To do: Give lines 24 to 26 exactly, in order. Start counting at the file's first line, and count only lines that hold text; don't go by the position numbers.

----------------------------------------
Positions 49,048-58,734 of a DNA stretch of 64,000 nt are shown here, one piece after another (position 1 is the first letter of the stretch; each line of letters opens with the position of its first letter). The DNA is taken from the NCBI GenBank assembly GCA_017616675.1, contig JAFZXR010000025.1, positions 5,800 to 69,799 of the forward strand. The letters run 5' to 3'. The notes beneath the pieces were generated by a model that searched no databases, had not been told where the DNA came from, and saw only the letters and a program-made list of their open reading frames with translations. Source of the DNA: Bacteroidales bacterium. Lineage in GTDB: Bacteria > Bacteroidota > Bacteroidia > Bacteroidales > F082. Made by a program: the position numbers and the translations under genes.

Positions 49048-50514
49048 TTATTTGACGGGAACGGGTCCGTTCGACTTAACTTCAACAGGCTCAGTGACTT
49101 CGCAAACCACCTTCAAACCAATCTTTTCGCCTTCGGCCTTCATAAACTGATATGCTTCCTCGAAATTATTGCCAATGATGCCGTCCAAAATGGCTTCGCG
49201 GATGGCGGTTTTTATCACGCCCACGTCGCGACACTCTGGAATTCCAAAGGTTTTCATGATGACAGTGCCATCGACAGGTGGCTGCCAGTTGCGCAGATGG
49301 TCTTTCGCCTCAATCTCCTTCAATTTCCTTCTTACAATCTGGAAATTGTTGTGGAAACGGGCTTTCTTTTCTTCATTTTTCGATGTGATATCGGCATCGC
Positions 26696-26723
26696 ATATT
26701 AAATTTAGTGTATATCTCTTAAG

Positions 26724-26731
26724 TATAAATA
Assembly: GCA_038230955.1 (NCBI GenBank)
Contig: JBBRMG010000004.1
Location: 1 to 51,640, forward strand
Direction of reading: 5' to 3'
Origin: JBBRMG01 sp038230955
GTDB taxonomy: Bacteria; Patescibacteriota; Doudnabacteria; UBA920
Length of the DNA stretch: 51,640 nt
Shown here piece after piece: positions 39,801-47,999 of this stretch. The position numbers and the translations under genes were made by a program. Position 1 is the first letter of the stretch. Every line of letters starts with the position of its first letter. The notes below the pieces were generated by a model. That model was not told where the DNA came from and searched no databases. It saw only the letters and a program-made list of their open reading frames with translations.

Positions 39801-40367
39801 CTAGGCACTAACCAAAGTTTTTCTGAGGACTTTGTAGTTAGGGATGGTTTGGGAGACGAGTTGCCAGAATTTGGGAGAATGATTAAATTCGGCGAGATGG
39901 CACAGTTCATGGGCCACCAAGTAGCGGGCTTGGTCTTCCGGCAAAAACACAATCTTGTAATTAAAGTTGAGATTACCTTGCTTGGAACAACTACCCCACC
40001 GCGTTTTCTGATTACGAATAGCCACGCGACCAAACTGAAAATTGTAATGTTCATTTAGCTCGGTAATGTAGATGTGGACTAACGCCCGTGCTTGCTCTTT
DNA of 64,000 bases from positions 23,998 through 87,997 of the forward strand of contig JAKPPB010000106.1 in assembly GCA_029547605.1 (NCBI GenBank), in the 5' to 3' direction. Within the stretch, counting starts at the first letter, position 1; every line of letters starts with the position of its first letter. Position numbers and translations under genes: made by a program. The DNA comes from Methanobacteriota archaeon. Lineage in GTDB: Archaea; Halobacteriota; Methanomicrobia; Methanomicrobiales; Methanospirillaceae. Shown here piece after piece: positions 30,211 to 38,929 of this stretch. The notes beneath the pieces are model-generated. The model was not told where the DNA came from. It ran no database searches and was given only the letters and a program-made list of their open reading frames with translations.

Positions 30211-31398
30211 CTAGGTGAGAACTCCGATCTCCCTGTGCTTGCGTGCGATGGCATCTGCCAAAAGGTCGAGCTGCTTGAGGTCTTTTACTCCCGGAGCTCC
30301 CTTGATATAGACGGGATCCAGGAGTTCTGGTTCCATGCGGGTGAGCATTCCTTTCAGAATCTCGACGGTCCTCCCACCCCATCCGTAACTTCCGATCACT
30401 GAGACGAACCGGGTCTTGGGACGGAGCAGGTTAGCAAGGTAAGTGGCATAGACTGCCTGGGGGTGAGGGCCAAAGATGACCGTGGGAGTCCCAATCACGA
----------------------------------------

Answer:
DNA of 64,000 bases from positions 23,998 through 87,997 of the forward strand of contig JAKPPB010000106.1 in assembly GCA_029547605.1 (NCBI GenBank), in the 5' to 3' direction. Within the stretch, counting starts at the first letter, position 1; every line of letters starts with the position of its first letter. Position numbers and translations under genes: made by a program. The DNA comes from Methanobacteriota archaeon. Lineage in GTDB: Archaea; Halobacteriota; Methanomicrobia; Methanomicrobiales; Methanospirillaceae. Shown here piece after piece: positions 30,211 to 38,929 of this stretch. The notes beneath the pieces are model-generated. The model was not told where the DNA came from. It ran no database searches and was given only the letters and a program-made list of their open reading frames with translations.

Positions 30211-31398
30211 CTAGGTGAGAACTCCGATCTCCCTGTGCTTGCGTGCGATGGCATCTGCCAAAAGGTCGAGCTGCTTGAGGTCTTTTACTCCCGGAGCTCC